• Average Weekly Earnings for Production and Nonsupervisory Personnel: up $.04 from $21.82 to $21.86,  up +2.5% YoY.  (Note: you may be reading different information about wages elsewhere. They are citing average wages for all private workers. I use wages for nonsupervisory personnel, to come closer to the situation for ordinary workers.)
December was revised downward by -2,000, and January was revised upward by +11,000, for a net change of +9,000.
The more leading numbers in the report tell us about where the economy is likely to be a few months from now. These were mainly positive.
  • the average manufacturing workweek was unchanged at 40.8 hours.  This is one of the 10 components of the LEI.
  • construction jobs increased by +58,000. YoY construction jobs are up +219,000.
  • manufacturing jobs increased by +28,000, and after being down YoY for a year, have now turned the corner again and are up +7,000 YoY
  • temporary jobs increased by +3,100.
  • the number of people unemployed for 5 weeks or less increased by +98,000 from 2,468,000 to 2,566,000.  The post-recession low was set over 1 year ago at 2,095,000.
Other important coincident indicators help  us paint a more complete picture of the present:
  • Overtime rose +0.1 from 3.2 to 3.3 hours.
  • Professional and business employment (generally higher- paying jobs) increased by +37,000 and are up +597,000 YoY, an acceleration over the last year’s pace.
  • the index of aggregate hours worked in the economy rose by 0.2 from  106.4 to 106.6
  •  the index of aggregate payrolls -rose by 0.6 from 132.4 to 133.0.
Other news included:
  • the alternate jobs number contained  in the more volatile household survey increased by  +447,000 jobs.  This represents an increase  of 1,485,000  jobs YoY vs. 2,,349,000 in the establishment survey.
  • Government jobs rose by +8,000.
  • the overall employment  to  population ratio  for all ages 16 and up rose from  59.9%  to 60.0 m/m  and is up +0.2% YoY.
  • The  labor force participation  rate rose  from 62.9% to 63.0%  and is up +0.1%  YoY (remember, this includes droves of retiring Bsoomers).
 SUMMARY 
This was a very good report in almost all respects, including the end of the manufacturing jobs recession, and a slight acceleration in better-paying professional and business jobs.
The few warts included the fact that none of the broader measures of labor market slack made new lows (although they did decline), and short term unemployment – a leading indicator – has not made a new low in 15 months.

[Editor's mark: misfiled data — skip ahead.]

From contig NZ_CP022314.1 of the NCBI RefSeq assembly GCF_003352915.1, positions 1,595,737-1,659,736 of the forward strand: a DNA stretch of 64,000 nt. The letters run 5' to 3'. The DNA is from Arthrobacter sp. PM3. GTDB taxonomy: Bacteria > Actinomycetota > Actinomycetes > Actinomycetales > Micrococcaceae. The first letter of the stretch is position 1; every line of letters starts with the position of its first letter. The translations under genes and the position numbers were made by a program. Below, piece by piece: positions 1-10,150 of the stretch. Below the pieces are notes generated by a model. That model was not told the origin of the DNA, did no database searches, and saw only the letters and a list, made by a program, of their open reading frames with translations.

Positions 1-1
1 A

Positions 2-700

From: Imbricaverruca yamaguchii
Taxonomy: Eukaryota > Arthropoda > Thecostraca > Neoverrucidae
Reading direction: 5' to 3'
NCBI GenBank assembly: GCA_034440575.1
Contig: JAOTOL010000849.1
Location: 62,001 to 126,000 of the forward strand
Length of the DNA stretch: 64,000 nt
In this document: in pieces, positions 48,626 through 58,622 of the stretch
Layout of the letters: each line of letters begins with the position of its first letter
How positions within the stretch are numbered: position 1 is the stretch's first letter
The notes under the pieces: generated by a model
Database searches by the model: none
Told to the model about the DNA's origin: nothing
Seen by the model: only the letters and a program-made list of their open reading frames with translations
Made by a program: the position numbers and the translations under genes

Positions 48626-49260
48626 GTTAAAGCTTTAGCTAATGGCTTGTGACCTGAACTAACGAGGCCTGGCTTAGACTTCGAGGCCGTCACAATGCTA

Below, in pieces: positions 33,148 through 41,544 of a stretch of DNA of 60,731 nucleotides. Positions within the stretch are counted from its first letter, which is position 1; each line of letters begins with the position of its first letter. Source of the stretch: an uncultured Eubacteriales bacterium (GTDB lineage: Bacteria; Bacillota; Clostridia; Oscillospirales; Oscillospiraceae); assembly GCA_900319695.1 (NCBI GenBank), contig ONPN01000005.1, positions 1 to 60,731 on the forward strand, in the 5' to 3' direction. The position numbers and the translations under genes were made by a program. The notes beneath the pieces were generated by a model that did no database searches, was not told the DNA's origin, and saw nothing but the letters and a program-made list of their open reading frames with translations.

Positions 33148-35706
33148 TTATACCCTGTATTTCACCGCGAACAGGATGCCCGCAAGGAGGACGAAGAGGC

But most of all, aside from some continued slack, the big shortfall in the economy as experienced by most Americans is the seemingly unending paltry wage growth.  Once again, adjusted for inflation, there has likely been no growth whatsoever in real wages YoY.  Nearly 8 years into an expansion, this ought to be totally unacceptable, and should be ringing alarm bells about what might happen to wages when the next recession inevitably hits.

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A quick primer on interest rates and rate hikes

 by New Deal democrat

A quick primer on interest rates and rate hikes

With increasing speculation that the Fed will again raise interest rates this month, I thought I would take a look at how long term rates, and the yield curve, react.
As most everybody who follows this stuff knows, in the last 60 years the yield curve has always inverted before the onset of a recession — which presumably means that it narrows before it inverts.
But *how* does it narrow?  Do long term interest rates come down, do short term rates go up, or is there some of each?
Let’s go to the graphs. Below are the yields on 10 year treasuries (blue), the Fed funds rate (green), and YoY consumer inflation (red), first from 1962 to 1983:
and from 1983 to the present:
There are a few trends that have remained true during both the earlier, inflationary era, and the more recent disinflationary and deflationary era.
First, all three generally move in the same direction, i.e., both long and short term interest rates tend to broadly correlate with the inflation rate.
Second, in terms of volatility:
 - long term interest rates are least volatile
 - the YoY inflation rate is next
 - the Fed funds rate is the most volatile.